Siano recalls a time when one of The Loft's 48 inch balls fell on an unassuming dancer's head during a party (mercifully, it was hollow). He also remembers when New York house legend Larry Levan would take mid-set trips to the dancefloor where he would climb a ladder and meticulously spot clean the disco ball's mirror tiles. Levan wanted perfection.
As the disco scene grew in cities like Philadelphia, Chicago, Montreal, San Francisco, and Paris, the disco ball went with it. It would be hard for any particular city to lay claim to the disco ball's origins, but because of how Siano, Levan, and Mancuso used their disco balls as part of the sensory bliss of the disco scene and later, the house scene, it became an integral part of clubbing's formative years.
Source: Meet Me Under the Disco Ball: A History of Nightlife's Most Enduring Symbol, by David Garber, https://www.vice.com/en/article/xypxjk/meet-me-under-the-disco-ball-a-history-of-nightlifes-most-enduring-symbol
The Conga Line
The conga or conga line dance, as we know it, originated as a street dance in Cuba in the early 20th century. Its full history goes back much further – with the roots of African slaves who were forcibly brought to the Caribbean. The dance also became associated with the Santeria religion and Easter traditions of the islands. The conga -- both the dance and the style of music it is generally danced to -- became popular in the United States in the 1930s and 1940s, largely due to the influence of bandleaders Xavier Cugat and Desi Arnaz, both then working in Hollywood on a series of Latin-themed musicals.
There are several conga dance variations. The most familiar is the single file line dance in which the dancers hold on to the hips of the dancer directly in front. The line then zigzags around the dance floor – and off – with the dancers kicking alternating legs on the beat as they move forward. The conga version for couples resembles the mambo or any of the other Latin ballroom styles, with the couple holding hands but switching hands on the beat and turning occasionally.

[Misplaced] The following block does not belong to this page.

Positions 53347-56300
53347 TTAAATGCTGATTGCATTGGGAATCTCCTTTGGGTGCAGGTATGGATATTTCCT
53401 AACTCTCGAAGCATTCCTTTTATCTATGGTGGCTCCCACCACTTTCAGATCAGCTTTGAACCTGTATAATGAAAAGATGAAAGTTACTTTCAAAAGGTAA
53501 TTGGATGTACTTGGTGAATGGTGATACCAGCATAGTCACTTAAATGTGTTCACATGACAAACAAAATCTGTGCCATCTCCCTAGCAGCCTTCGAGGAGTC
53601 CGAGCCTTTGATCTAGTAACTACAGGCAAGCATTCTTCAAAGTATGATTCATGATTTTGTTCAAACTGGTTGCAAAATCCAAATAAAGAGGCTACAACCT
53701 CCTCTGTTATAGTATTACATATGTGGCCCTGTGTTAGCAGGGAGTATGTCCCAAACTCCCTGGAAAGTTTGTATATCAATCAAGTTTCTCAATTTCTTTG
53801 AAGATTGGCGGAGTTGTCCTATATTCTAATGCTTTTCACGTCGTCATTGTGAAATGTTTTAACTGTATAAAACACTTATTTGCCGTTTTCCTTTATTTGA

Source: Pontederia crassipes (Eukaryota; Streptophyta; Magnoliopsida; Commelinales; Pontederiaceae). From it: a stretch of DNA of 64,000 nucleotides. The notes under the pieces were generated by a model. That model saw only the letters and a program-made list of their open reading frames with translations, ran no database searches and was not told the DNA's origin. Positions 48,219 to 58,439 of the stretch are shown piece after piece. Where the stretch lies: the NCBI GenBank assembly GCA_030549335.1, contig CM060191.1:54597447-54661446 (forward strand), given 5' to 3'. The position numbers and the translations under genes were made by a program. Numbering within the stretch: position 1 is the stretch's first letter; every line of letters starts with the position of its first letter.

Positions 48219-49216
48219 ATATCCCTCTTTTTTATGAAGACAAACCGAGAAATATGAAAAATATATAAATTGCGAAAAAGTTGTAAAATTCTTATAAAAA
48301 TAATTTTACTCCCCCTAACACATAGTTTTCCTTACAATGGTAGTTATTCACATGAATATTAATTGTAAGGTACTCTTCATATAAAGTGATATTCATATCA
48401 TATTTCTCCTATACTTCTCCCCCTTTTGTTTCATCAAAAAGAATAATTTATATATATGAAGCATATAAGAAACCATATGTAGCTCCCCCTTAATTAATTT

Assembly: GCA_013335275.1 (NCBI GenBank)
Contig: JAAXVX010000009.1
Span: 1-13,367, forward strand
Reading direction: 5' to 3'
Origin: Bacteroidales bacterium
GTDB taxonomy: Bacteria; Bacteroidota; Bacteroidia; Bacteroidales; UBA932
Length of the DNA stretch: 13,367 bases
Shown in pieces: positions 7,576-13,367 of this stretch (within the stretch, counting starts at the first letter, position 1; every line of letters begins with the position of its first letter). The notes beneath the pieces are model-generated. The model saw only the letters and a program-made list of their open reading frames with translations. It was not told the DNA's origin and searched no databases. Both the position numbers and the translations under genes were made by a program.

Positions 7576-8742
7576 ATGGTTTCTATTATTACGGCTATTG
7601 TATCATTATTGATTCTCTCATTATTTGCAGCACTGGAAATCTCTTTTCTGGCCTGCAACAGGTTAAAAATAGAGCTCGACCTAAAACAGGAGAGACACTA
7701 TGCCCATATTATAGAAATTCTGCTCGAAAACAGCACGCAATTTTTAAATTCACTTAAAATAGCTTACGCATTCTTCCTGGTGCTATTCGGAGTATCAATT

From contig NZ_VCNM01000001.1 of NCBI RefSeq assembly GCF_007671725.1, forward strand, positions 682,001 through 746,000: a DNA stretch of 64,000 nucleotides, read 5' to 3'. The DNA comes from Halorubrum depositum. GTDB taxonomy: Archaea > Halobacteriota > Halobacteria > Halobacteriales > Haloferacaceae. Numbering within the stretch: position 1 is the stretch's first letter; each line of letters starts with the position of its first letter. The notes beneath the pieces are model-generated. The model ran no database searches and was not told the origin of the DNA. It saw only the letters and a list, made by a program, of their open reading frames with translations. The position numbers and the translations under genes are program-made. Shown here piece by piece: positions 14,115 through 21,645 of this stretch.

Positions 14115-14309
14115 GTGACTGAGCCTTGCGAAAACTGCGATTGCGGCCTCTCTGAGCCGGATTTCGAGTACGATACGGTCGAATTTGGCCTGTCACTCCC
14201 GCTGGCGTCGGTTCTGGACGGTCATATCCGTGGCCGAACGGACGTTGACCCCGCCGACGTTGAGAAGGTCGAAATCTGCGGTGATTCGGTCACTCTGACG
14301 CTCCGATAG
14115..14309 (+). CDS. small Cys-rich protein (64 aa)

As a street dance, the conga had political implications in pre-revolutionary Cuba. At different times, the dance was banned or restricted as a way of discouraging mass assembly. At other times the dance was associated with annual Carnival and Easter celebrations and performed as a kind of processional. The dance is executed to a distinctive drum rhythm. Conga music holds an important place in the Latin and North American cultural landscape.
Conga dancing became popular in the nightclubs of Paris first and then became fashionable State-side in the 1930s. All things Latin were in vogue at the time – Hollywood cranked out one Latin music and dance movie spectacular after another, nightclubs were Latin-themed and offered lessons in dances like the conga and mambo. Cuban bandleader Desi Arnaz – who married comedienne Lucille Ball and starred with her on the TV series "I Love Lucy" – became a huge star associated with the conga craze and is credited with introducing it to Los Angeles and New York.
Like the “Macarena," the conga and conga line dance has become a staple of the wedding dance floor. Its mass familiarity was ensured by its ease of execution and its ubiquity. The conga line has been a recurring theme in cartoons and comedies on television and in the movies throughout the 20th century. And Miami Sound Machine’s Gloria Estefan had a hit with her single “Conga” in 1985, further securing the conga’s place in American popular culture.
Source: The History of the Conga Line, by Margot Callahan, updated September 15th 2017, https://ourpastimes.com/the-history-of-the-conga-dance-12212676.html